Since Safrany et al in 1980 recommended ERCP and ES for the treatment of ABP, a lot of controversies exist about the role and timing of ERCP in the management of ABP [3] . Neoptolemos et al advocated urgent ERCP and ES for management of ABP to clear the CBD stones [15] . This consensus was supported as well by another randomized trial by Fan et al [16] Stone et al showed a reduction in mortality rate of ABP from 6% to 3% with emergency ERCP and ES within 27 hours of admission [17]

The present study showed a low proportion (16%) of CBD stones in mild to moderate ABP. This result is similar to many recent studies. Bulkin et al found a low incidence of CBD stones in ABP and concluded that routine preoperative ERCP was not indicated [4],[6],[18] The majority of CBD stones in the urgent ERCP group would have passed harmlessly without intervention [5] . Patients undergoing urgent ERCP had a 50% incidence of CBD stones, whereas patients with conservative treatment that consisted with selective delayed ERCP had only 11 incidence of CBD stone [18] . Waiting 3-5 days, the chance of finding associated CBD stones are decreased from approximately 70% on the day of admission to 20% by the 4 th day [19]. This may explain our results in that the ERCP was done after a mean of 4.4 days.

Recent studies by Fan et al found that early removal of CBD stone did not appreciably alter the course of mild to moderate pancreatitis [15] . Same conclusion was confirmed by Folsch et al, who demonstrated that patients without obstructive jaundice or biliary sepsis did not benefit from urgent FRCP- and ES [20] . Another two reports supported doing ERCP on selective basis in cases of mild to moderate ABP [21],[22]

Factors predictive of CBD stones in the absence of pancreatitis include a dilated CBD and elevated serum bilirubin and ALP [23] . However, these criteria may not apply to patients with ABP as liver enzymes are elevated on admission to some degree in a large majority of the cases [5] . The positive predictive values in our study were 25% for the high bilirubin level on admission, 22% for the high ALP, and 57% for the dilated CBD. Vigilio et al reported a positive predictive value of 31% for persistent hyperbilirubinemia to greater than 29 micromole/L (normal, 17), 60 % for persistent hyperamylasemia to greater than 150 u/L, 44% for the dilated CBD stones, 80% for associated cholangitis, 100% for visualization of CBD stone on USG [5] .

ERCP hazards and complications may develop in 3-6.4% of patients [24],[25] . In this study ERCP was complicated in five cases with morbidity rate of 3.6% and 0% mortality. Chang et al showed that in patients with mild to moderate ABP selective ERCP was associated with a shorter hospital stay, less cost, and significant reduction in ERCP use compared with routine preoperative ERCP [26] .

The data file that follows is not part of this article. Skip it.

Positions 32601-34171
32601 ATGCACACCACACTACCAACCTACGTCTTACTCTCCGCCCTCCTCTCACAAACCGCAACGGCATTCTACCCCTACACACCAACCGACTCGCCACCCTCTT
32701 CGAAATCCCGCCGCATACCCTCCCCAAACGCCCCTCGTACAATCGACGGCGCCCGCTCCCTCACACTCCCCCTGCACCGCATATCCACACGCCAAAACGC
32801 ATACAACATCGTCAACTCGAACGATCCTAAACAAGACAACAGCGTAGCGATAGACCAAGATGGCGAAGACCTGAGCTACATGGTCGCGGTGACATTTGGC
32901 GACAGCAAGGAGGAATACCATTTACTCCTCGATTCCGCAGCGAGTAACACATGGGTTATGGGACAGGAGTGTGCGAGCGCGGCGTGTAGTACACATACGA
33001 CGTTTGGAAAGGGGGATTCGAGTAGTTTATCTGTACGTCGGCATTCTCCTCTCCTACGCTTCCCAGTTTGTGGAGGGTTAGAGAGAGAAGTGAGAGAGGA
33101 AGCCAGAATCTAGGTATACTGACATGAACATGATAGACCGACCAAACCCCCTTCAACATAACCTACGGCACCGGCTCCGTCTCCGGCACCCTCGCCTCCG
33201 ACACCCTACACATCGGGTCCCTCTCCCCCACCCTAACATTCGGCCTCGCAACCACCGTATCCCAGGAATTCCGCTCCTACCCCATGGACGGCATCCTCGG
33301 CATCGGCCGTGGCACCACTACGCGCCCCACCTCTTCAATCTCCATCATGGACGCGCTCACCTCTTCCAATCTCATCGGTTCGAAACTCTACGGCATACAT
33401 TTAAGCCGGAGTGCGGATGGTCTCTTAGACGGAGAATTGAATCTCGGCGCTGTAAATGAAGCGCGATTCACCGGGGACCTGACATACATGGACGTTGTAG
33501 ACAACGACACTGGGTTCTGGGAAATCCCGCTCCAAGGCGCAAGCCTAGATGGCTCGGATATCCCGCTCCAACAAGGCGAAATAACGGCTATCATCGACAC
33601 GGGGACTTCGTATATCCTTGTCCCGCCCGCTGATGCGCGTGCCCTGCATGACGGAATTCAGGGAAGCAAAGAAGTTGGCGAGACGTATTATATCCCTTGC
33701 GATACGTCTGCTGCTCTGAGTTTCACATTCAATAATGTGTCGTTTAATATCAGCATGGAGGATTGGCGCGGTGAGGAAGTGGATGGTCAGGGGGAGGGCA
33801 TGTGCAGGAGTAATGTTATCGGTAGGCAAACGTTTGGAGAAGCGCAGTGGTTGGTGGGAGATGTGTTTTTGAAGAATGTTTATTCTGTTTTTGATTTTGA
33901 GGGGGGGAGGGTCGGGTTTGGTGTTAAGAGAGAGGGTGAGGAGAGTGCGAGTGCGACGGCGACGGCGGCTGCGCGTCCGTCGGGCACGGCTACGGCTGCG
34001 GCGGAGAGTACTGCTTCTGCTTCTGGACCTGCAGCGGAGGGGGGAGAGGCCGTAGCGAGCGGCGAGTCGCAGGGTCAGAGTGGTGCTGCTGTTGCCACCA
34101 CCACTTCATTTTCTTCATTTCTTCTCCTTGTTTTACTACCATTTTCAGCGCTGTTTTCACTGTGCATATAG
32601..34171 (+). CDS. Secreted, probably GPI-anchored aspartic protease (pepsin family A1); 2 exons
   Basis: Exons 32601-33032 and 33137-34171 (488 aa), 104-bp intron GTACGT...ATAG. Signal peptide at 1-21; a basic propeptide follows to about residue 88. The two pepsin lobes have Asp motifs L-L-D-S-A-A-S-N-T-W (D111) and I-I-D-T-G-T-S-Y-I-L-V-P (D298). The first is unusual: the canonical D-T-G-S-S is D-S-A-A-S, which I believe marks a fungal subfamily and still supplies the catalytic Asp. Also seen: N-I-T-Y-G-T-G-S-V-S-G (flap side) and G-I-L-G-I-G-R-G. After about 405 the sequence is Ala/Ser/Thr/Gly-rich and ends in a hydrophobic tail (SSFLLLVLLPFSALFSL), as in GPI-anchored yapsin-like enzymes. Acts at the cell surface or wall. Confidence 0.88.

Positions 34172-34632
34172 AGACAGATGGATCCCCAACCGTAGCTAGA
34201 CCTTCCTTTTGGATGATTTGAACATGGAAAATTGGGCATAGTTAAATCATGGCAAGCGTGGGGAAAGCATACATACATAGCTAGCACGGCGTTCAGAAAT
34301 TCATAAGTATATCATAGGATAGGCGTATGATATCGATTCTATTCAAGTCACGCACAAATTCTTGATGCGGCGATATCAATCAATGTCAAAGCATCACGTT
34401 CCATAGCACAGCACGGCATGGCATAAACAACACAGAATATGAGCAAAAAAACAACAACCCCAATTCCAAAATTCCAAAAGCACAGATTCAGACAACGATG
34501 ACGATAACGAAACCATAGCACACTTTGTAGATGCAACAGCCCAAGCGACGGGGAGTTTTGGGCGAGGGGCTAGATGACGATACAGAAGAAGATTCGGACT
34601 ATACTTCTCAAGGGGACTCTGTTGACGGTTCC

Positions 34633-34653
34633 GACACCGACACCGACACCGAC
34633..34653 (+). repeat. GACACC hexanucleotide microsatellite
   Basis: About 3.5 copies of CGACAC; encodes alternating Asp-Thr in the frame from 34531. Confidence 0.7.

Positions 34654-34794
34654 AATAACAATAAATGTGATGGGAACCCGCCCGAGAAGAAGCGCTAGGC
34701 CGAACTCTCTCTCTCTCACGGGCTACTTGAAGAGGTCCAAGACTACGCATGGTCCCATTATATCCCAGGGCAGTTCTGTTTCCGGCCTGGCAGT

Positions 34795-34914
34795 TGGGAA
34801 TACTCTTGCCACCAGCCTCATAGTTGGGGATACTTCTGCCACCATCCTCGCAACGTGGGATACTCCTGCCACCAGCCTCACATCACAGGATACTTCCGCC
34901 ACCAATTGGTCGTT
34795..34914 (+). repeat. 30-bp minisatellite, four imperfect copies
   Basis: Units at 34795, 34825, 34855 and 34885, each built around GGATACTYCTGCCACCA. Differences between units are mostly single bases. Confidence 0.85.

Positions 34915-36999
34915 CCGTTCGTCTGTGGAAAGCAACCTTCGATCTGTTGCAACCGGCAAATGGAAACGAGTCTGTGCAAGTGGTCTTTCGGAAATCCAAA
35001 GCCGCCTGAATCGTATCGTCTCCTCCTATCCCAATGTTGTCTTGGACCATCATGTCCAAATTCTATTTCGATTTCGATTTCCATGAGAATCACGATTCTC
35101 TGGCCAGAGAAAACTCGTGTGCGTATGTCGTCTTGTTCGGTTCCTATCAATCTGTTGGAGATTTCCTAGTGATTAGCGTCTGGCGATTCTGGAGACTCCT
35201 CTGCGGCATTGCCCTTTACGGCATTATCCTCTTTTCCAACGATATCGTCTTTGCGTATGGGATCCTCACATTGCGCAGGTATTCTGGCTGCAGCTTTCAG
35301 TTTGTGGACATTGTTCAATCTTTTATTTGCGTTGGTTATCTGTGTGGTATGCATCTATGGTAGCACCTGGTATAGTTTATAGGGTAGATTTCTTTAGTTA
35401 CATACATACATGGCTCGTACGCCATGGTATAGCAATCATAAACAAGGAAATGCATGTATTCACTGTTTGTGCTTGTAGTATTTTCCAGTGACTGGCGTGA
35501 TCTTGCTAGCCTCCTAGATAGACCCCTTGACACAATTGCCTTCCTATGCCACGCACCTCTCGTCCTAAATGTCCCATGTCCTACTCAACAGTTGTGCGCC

Intraoperative cholangiography (IOC) is another alternative to ERCP. Identification of CRD stone on IOC will necessitate CBD exploration either laparoscopically or at postoperative ERCP [21] . We reserved IOC to the cases, where open CBD exploration was needed because of ERCP failure and in cases, where laparoscopic cholecystectomy was converted to an open procedure. Al Qasabi et al concluded that ERCP either pre- or postoperative could replace the IOC [27] . Laparoscopic CBD exploration needs skillful laparoscopic surgeon and high technology. There are many reports, which showed high success rates with this technique. Open CBD exploration increases the length of hospital stay in comparison to ERCP [21]. Till the facilities of CBD laparoscopic exploration become available, a suspected CBD stones on IOC can be managed successfully with postoperative ERCP. Dobromir et al reported a high successful in removing retained biliary calculi (100% success rate) [28] . Sbeih et al from Saudi Arabia quoted similar results [29] .

[Table - 3] shows a collected series with frequency of ERCP and IOC as diagnostic tools, and the different ways of CBD stones removal endoscopically during preoperative ERCP, or CBD exploration using either laparoscopic common duct exploration (LCBDE) or the conventional open technique (OCBDE). In 17 patients we used the ERCP as definitive treatment due to old age and multiple medical problems. In selected patients with multiple medical problems, ERCP and ES may serve as a definitive therapy because only approximately 10% will require further intervention [30] .


   Conclusion Top


We concluded that the preoperative ERCP should be done selectively in mild to moderate cases of ABP. where there are persistent elevated bilirubin and liver enzymes, which do not promptly return back (within 3-4 days), persistent high amylase level, dilated CBD on USG, in order to clear the CBD before laparoscopic cholecystectomy. ERCP can serve as a definitive treatment in the elderly patients who are at high risk for surgery.[32]

 
   References Top

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4.Anatoly J. Bulkin. Neyssan Tebyani, Richard A. Dorazio. Gallstone Pancreatitis in the Era of Laparoscopic Cholecystectomy. The Am Surg 1997::163: 900-3.  Back to cited text no. 4    
5.Christian de Virgilio, Christopher Verbin, Lin Chang, Stuart Linder, Bruce E. Stabile, Stanley Klein. Gallstone Pancreatitis: The Role of Preoperative Endoscopic Retrograde Cholangiopancreatography. Arch Surg 1994; 129: 909-13.  Back to cited text no. 5    
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28.Pencev D. Brady PG. Pinkas H. Boulay J. The Role of ERCP in Patients after Laparoscopic Cholecystectomy. Am J Gastroenterol 1994: 89: 1523-27.  Back to cited text no. 28    
29.Sbeih F. Aljohani M, Altraif I, Khan H.. Cholangiopancreatrogaphy before and after Laparoscopic Cholecystectomy. Ann Saudi Med 1998: 18: 117-119.  Back to cited text no. 29    
30.Davidson BR. Neoptolemos JP. Carr-Locke Dl. Endoscopic sphincterotomy for common bile duct calculi in patients with gall bladder in-situ considered unfit for surgery. Gut 1988: 29: 114-20.  Back to cited text no. 30    
31.Canal DF, Broadie TA. Results of Laparoscopic Cholecystectomy for the Treatment of Gall stone Pancreatitis. Am Surg 1994: 60: 495-9.  Back to cited text no. 31    
32.Tang E, Stain SC, Tang G, Froes E, Berne TV. Timing of laparoscopic surgery in gallstone pancreatitis. Arch Surg 1995: 130: 496-9.  Back to cited text no. 32    

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Correspondence Address:
Saleh Moh'd Al Salarnah
Asst Prof & Consultant General and Laparoscopic Surgeon, King Saud University, College of Medicine, Dept of Surgery. P. O. Box 31168, Riyadh 11497
Saudi Arabia
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Source of Support: None, Conflict of Interest: None